“I’m the quintessential believer in American exceptionalism. I believe we are different than everybody else. I do believe we are the indispensable nation. But for all those reasons, we can walk a little lighter.” Robert Gates, 27 June 2011
The logic behind this position rests on a normative commitment to the ‘right to protect’. As Defense Secretary Robert Gates explained during a tour of Sunday talk shows on the day before the President’s address: ‘I don’t think it’s [Libya is] a vital interest of the United States, but we clearly have an interest there.’ That interest is to support European countries like France and Great Britain in the pursuit of their own vital national interests, it is to prevent the senseless slaughter of Libyan civilians, and it is to show that the United States can remain true to its founding principles.
There is significant merit to this position. The cost of the Libyan intervention is limited when compared to actions in Afghanistan and Iraq; the potential for violence in Libya to spill over onto neighbouring countries is considerable; and the conditions for invoking the ‘right to protect’ are more favourable there than just about anywhere else.
Nevertheless, the U.S. policy leaves two hostages to fortune. One is whether the Europeans have the political will and the military capability to act on the interests that the United States has recognized on their behalf. This is the concern that Gates addressed when he spoke in Brussels on 10 June. The frustration he expressed at ‘the very real possibility’ for Europe’s ‘collective military irrelevance’ was a recurring theme throughout the speech. Should Europeans choose to realize that possibility, Gates warned, future American leaders may cease to take their interests into account.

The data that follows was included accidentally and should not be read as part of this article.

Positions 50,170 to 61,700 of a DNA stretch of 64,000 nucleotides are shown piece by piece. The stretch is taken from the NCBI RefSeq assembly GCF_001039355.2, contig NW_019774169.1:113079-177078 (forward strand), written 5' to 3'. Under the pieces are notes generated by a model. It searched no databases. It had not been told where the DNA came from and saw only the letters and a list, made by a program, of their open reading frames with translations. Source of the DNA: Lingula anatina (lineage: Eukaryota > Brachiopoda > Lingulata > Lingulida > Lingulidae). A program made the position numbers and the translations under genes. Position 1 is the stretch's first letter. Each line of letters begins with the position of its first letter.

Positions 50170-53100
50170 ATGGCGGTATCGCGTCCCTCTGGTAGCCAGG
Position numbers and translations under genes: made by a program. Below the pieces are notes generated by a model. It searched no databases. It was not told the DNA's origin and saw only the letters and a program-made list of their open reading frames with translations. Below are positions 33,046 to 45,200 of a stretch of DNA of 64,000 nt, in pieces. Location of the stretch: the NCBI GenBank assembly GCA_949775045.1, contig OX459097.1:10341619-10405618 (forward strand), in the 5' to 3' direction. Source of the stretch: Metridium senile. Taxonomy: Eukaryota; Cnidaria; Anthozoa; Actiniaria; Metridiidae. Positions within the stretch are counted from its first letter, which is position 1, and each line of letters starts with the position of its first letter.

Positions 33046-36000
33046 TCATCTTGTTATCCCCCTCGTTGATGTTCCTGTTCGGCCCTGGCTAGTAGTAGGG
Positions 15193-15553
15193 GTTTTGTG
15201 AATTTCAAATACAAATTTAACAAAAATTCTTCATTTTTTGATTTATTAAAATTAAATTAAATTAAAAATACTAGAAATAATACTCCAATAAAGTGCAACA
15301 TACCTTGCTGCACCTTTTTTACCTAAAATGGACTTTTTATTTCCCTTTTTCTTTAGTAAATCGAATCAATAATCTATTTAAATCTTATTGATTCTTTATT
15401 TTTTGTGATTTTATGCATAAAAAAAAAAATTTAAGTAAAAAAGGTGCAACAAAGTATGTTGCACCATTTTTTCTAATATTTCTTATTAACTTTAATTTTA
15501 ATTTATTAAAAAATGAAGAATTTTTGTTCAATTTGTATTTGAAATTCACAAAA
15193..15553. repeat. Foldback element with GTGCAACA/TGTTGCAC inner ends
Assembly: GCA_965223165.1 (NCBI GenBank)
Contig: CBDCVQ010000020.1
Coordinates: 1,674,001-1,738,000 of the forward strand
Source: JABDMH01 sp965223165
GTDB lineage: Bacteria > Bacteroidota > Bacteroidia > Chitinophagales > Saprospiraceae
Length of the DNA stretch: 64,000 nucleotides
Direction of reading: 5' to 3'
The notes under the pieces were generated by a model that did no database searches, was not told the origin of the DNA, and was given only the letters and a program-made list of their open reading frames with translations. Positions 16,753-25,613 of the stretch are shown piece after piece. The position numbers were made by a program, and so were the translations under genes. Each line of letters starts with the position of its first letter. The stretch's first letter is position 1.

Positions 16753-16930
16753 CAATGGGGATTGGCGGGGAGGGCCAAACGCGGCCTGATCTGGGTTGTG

The other hostage to fortune is that the situation on the ground will change in a way that forces the administration to invest more deeply in securing stability for Libya and the surrounding region than it can afford. The direct commitments are low at the moment in terms of money and personnel. But they could rise significantly if the conflict drags on, accidents happen, or events take a turn for the worse.
These points are both obvious and interrelated; should the European effort in Libya collapse the Obama administration could find itself holding the bag. Leading from behind looks a lot like going it alone when there is no-one left to follow the leader. It would not be impossible for the Obama Administration to escape this trap – just as Ronald Reagan withdrew from Lebanon and Bill Clinton withdrew from Somalia. Nevertheless, it would be a painful reversal for any American president, and particularly for one heading toward reelection.
Obama’s decision to intervene in Libya was fraught with risk; his decision to lead from behind made the risks even greater. Therefore, it is worth considering how commitment to American exceptionalism influenced both aspects of the policy. For Obama, any failure to intervene ‘would have been a betrayal of who we are’. For Gates, ‘when you’re the world’s sole remaining superpower, even if you’re in economic trouble, you don’t have to be tough’. The causal connection between belief in American exceptionalism and the threat of American overstretch lies at the juxtaposition of these views. It is a conditional causality that operates only in the event that the conflict worsens, the Europeans fail, and the Obama administration refuses to withdraw from Libya – but it is clear to see nonetheless.